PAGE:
In The Dispossessed, Le Guin enacts a version of anarchism closely related to that of political theorist Peter Kropotkin’s — where people take what they need and are motivated by cooperation rather than competition. Le Guin’s anarchist utopia may be an “ambiguous” one — the story takes place in a society that has already been established for several generations and is a bit frayed. It is nonetheless compelling, especially now, in 2015, as cycles of political upheaval intensify around the world (in Greece, Egypt, Ukraine, Occupy) and so many of us long for viable alternatives to the persistent inequality that results from unbridled capitalism. The most heavily marked passage in the collection of books comes late in the novel. It is spoken by a Urrasti political activist, who explains to Shevek why his very existence is threatening to the political establishment on Urras: “...you are an idea. A dangerous one. The idea of anarchism, made flesh. Walking amongst us.” (p. 295)
I read The Dispossessed almost as a self-help book (let’s start an anarchist society, now!) Anarres, the planet, is a place with a potential for pure togetherness. Does a collection of used books create a kind of togetherness? What kind of intimacy emerges from a group of readers reading out loud together? Or from a set of reader’s marks on the same pages? A secondary text comes out of the collection of handwritten notes in margins, like an echo of the book. I realized that my own reading experience was rather naïve, it was maybe too open, too uncritical, too open and ready to receive. But there is something to knowing my reading was one among many. I hoped to get a sense of a kind of mass readership, to imagine so many individual readers absorbing this text independently, but also together, at different times and in different places.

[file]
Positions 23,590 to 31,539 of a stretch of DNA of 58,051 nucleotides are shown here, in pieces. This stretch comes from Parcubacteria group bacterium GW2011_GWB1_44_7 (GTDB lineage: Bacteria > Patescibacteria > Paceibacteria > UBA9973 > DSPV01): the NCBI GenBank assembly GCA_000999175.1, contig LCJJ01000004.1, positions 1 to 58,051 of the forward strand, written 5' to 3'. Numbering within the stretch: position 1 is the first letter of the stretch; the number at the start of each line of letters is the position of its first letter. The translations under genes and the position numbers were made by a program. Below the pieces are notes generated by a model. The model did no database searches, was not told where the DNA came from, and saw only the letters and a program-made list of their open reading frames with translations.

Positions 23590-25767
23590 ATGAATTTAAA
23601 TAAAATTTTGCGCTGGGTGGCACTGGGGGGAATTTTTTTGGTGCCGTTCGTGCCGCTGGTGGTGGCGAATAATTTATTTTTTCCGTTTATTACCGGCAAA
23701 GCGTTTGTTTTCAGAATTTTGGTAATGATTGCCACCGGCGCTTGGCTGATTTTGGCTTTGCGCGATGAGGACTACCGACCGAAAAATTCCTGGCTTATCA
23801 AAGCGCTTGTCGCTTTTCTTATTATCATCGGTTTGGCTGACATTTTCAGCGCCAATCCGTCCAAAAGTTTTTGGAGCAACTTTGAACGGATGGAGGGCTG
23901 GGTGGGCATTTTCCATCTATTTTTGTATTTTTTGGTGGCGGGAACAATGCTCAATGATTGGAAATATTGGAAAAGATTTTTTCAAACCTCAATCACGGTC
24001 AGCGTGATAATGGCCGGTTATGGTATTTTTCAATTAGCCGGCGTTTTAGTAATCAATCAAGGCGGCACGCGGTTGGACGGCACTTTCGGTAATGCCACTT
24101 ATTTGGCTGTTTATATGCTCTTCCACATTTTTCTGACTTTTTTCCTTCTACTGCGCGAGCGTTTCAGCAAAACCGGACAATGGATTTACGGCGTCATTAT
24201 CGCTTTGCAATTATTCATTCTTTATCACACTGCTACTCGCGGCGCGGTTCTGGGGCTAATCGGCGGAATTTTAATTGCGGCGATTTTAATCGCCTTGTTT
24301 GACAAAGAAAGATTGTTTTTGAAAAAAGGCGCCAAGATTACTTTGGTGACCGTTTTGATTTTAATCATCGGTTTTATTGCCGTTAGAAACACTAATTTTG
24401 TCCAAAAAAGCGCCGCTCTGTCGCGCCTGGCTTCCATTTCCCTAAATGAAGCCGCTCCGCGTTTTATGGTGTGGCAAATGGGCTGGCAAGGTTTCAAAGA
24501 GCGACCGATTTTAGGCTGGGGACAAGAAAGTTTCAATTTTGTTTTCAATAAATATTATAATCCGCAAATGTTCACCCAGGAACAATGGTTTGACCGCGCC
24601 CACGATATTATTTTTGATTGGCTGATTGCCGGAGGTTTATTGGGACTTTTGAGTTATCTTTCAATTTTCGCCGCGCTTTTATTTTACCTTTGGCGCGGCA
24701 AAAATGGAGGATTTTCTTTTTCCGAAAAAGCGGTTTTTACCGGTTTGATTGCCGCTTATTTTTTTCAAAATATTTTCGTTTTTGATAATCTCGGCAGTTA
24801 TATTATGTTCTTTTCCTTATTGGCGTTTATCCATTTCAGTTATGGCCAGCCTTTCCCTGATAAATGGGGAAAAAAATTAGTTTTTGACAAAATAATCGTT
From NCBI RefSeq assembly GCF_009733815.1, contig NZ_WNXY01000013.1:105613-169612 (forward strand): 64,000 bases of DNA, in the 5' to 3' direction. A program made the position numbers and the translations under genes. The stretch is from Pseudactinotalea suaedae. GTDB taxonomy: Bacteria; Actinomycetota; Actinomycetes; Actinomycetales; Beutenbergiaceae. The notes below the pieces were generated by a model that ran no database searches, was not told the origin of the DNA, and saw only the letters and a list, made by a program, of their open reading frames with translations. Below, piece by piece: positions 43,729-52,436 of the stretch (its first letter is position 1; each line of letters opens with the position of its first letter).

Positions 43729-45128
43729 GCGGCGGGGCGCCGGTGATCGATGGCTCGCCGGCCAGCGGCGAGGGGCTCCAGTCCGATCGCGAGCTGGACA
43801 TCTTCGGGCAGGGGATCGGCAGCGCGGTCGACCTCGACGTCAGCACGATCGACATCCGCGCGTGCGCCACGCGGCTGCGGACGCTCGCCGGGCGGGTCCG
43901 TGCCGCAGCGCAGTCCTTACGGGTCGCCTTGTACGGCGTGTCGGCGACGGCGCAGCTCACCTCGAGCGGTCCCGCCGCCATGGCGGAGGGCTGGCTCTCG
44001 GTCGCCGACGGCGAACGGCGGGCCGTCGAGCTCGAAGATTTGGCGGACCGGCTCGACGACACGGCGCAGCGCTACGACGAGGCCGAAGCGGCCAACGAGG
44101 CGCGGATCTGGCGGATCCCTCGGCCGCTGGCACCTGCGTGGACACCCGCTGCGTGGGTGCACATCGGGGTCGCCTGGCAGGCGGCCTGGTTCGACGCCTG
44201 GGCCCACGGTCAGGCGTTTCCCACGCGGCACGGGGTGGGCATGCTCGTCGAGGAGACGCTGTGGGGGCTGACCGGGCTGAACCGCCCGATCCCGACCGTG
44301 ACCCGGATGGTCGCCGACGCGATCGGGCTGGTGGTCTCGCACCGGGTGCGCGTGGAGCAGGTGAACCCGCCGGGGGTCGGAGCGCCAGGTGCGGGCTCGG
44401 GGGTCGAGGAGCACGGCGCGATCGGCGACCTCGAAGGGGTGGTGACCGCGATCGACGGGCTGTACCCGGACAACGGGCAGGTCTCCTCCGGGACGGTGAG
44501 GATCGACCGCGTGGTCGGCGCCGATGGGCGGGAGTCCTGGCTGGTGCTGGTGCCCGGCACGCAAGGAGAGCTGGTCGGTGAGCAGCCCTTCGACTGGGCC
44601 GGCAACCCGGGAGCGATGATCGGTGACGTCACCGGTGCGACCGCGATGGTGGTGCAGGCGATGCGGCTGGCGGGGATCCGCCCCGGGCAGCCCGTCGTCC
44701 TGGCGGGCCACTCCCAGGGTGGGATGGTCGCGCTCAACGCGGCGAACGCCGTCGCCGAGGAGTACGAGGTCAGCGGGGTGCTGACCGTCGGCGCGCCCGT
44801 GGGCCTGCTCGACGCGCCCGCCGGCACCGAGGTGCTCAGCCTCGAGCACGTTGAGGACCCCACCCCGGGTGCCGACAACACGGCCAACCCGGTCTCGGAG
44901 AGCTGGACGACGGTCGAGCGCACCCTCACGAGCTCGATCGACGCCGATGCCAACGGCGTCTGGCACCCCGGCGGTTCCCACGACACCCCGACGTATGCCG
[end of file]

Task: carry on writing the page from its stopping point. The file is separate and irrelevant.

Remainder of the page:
[Originally written for Marking the Dispossessed, 2015]